Two letters to members of Canberra Baptist Church in Australia
This week I received sad news about the Baptist World family. An evaluation committee of the Southern Baptist Convention (SBC) in the USA (the largest Baptist Union in the world with 16 million members) has recommended to their executive that they withdraw membership and funds from the Baptist World Alliance (BWA).
Their charge is basically four fold. Firstly, that their theological convictions are not given enough attention; secondly that "liberal" theology is tolerated at BWA meetings; thirdly that the BWA does not oppose women pastors; and fourthly that the BWA admitted a break away group from the SBC, the Co-operative Baptist Fellowship, into membership.
It is really a sad state of affairs. At a time when we need unity and togetherness and solidarity we get division. The BWA leadership - Denton Lotz, Billy Kim, Tony Cupit and many others - have tried everything possible to keep the SBC within the fold. But to no avail.
The issue is not theology. On the whole Baptists are evangelical and Bible believing Christians, and within BWA meetings a free exchange of opinion has always been possible.
The issue is the arrogant hunger for power and the lack of humility. Because Southern Baptists have numerical and financial power, therefore they want to rule. If they don't get their way, they threaten and withdraw.
They will now start a world wide fellowship of conservative evangelical Baptists.
It is a sad day, especially given the fact that the BWA will celebrate its centennial anniversary next year in Great Britain and also given the fact that many prominent and committed Southern Baptists have been influential in creating the world wide family.
What can we do?
I hope that our leaders in Australia will affirm our long standing commitment to the BWA and refuse to join an alternative alliance.
"How very good and pleasant it is when kindred live together in unity! It is like the precious oil on the head, running down upon the beard, on the beard of Aaron, running down over the collar of his robes. It is like the dew of Hermon, which falls on the mountains of Zion. For there the LORD ordained his blessing, life forevermore." (Psalm 133)
Last Sunday I told you of the intention of the Southern Baptist Convention (SBC) to withdraw from the Baptist World Alliance. In the meantime there have been protests and pleas from all over the world, including from Australia, encouraging Southern Baptists to stay with us.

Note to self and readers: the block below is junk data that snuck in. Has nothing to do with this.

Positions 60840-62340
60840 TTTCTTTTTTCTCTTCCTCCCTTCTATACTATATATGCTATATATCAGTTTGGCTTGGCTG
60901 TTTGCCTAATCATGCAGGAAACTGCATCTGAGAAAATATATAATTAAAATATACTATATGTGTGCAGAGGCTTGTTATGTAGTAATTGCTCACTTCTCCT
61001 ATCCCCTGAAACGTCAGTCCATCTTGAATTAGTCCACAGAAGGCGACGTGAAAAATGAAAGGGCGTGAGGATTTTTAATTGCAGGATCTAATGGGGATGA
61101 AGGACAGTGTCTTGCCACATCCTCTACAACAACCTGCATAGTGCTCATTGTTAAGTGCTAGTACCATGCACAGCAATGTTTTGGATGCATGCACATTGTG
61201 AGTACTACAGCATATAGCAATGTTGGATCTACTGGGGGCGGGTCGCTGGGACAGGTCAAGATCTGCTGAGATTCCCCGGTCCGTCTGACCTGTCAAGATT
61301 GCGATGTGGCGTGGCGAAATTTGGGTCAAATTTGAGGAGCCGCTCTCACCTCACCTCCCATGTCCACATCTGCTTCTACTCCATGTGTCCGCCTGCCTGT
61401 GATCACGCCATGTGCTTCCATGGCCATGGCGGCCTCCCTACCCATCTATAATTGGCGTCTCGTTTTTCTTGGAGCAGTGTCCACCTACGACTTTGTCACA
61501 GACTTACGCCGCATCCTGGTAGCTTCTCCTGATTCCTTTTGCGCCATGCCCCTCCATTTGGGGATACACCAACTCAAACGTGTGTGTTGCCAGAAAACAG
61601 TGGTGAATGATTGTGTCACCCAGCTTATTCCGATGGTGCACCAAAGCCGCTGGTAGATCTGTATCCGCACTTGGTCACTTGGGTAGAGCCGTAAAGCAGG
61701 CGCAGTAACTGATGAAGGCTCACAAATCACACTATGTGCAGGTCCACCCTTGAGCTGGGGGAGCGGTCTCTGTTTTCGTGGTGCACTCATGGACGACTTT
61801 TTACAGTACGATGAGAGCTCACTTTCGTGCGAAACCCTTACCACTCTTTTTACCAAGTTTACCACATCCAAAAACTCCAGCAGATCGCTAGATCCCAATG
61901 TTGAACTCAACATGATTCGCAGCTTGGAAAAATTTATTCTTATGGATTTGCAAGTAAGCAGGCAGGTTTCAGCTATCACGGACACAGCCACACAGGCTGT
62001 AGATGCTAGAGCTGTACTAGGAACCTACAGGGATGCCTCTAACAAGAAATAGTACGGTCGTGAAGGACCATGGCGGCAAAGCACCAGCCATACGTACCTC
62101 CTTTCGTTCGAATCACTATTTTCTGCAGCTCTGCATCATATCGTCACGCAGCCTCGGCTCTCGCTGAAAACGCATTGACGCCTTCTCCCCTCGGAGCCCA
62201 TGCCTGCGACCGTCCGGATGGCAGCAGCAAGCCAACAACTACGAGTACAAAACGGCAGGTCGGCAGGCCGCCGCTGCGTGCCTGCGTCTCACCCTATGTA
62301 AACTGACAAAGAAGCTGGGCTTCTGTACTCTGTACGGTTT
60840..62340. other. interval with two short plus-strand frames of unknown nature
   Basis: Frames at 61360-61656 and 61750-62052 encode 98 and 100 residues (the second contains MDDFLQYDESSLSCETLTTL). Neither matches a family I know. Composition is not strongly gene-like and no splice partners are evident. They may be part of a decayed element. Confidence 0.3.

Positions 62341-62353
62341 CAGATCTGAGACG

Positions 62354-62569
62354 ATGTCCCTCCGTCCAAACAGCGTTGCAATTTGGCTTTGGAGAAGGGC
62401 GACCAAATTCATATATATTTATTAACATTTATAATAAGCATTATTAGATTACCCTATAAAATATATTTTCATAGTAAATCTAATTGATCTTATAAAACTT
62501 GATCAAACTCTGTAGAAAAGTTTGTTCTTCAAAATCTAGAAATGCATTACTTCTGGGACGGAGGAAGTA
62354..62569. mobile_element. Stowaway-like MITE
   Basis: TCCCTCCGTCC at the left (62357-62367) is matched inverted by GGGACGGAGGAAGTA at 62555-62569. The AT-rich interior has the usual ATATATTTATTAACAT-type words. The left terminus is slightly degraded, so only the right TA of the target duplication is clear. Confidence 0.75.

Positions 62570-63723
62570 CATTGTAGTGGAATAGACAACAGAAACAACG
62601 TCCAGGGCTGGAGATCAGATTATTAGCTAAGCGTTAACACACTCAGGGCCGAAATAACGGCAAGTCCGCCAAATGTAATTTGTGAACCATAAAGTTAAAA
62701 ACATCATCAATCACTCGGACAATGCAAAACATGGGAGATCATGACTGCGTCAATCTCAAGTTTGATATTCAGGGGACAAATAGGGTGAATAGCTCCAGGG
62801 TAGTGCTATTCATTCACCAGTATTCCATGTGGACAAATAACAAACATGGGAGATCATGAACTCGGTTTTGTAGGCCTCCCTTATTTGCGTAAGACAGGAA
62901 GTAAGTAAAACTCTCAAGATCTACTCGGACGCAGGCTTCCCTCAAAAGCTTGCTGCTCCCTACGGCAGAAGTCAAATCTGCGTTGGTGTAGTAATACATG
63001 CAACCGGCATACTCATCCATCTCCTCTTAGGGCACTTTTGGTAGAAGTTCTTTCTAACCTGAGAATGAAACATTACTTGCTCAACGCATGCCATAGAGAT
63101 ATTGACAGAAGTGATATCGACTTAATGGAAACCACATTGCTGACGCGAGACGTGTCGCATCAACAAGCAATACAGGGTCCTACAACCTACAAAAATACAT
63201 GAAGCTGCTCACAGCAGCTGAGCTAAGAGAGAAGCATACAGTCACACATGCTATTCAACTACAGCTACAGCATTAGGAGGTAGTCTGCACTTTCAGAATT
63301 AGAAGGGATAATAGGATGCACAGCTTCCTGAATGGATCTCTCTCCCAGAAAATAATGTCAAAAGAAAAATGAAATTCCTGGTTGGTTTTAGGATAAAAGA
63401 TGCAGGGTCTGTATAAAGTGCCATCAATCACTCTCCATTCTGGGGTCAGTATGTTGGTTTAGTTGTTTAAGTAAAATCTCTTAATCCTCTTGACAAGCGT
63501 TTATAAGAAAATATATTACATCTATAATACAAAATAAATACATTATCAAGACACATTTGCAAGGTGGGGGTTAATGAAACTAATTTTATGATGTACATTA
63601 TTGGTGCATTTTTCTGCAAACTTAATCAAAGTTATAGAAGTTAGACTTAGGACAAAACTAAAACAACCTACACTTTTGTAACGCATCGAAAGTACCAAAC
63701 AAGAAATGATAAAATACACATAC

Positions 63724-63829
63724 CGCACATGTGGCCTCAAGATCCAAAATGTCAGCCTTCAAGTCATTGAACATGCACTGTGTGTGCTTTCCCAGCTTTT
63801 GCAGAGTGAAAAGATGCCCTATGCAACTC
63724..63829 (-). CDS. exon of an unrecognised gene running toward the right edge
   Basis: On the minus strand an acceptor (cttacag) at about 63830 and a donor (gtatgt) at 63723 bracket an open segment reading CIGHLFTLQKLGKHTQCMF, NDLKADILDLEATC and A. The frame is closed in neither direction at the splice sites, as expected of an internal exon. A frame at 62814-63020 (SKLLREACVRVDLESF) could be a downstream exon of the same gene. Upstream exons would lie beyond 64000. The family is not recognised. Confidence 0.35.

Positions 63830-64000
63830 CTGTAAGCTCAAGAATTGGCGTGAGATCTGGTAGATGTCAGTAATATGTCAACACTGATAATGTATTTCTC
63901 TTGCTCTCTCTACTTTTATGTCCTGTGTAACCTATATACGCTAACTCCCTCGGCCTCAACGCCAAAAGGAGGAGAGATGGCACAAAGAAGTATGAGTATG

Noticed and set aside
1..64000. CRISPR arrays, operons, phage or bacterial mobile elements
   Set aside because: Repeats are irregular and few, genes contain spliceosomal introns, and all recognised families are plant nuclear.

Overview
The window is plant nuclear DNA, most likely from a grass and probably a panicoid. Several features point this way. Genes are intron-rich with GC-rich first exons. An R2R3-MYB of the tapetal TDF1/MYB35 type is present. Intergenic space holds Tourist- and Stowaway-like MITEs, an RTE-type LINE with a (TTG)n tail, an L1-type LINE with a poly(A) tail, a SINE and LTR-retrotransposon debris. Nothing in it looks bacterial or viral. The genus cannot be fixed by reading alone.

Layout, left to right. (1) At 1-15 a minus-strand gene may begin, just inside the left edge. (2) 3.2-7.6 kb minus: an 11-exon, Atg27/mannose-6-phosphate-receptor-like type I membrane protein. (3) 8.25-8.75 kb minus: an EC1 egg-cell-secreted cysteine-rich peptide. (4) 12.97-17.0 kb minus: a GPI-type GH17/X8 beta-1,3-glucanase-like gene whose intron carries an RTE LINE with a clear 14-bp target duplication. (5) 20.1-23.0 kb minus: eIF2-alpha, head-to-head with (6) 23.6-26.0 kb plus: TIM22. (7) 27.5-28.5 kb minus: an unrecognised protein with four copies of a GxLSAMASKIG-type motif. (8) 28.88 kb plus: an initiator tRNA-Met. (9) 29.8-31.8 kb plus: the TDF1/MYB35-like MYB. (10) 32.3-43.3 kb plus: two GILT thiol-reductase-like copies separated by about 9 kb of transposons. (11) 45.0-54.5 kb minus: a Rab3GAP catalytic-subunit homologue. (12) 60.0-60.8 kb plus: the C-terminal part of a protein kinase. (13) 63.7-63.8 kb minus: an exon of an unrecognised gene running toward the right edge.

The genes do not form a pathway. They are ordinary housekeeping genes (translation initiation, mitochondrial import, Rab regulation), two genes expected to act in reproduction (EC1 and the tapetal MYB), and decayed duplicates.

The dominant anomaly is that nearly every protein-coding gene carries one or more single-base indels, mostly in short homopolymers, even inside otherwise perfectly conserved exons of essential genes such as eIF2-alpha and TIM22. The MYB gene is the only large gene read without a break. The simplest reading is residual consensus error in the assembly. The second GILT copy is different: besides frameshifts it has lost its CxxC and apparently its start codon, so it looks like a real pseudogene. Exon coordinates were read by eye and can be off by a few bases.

We have said to them in many ways: you are part of us. Let us affirm our unity in Christ and our commitment to the authority of the Holy Scriptures, and then let us work and witness together.
I hope that our pleas will find some hearing and that our Christian brothers and sisters from the SBC will recognise the seriousness of their break of fellowship.
On the other hand it has to be said. Not only their arrogance but also their theology is in many ways unacceptable. If there is something like truth and heresy, and if the church through the ages is right by defining truth and heresy with reference to the humanity and divinity of Christ and with reference to the trinitarian understanding of God, then the fundamentalism of the SBC is a heresy just as claiming that the infallibility of the pope is a heresy. I have no problem associating with heretics. We are all on a journey.
I remember the days in Switzerland [while he was a professor at the International Baptist Seminary] when some SBC missionaries underhandedly walked out of our bi-lingual church -- where I was a deacon and Jill ran the Sunday School -- so that they could only speak English (in a German speaking context!) and report to home the founding of a new church. And I remember being interviewed (investigated!) by a delegation of people from the SBC Foreign Mission Board (who partly supported our Seminary and who had made a written promise to maintain decreasing support for another 15 years) who had no theological education but who wanted to find out whether I and others were "liberal" or "conservative". For us it was quite a strange and somewhat embarrassing experience.
I prefer good news like this. Denton Lotz, the General Secretary of the BWA reports that in Cuba since 1995 there have been 2,500 new meeting places, mainly house churches of about 50 to 60 meeting in homes. The government is no longer preventing this!
Since none of us is perfect, let us focus on Christ and thereby share our lives with each other, rather than be suspicious of each other.
pastor, Canberra Baptist Church in Australia
Lorenzen, a German by birth, taught systematic theology and ethics at Ruschlikon from 1974 until 1995. Before that he taught New Testament three years at Southeastern Baptist Theological Seminary, an SBC school in North Carolina. He has been senior minister at Canberra Baptist Church since 1995. He was a member of the BWA Human Rights Commission for 25 years and its chairman twice, 1985-1990 and 1995-2000.
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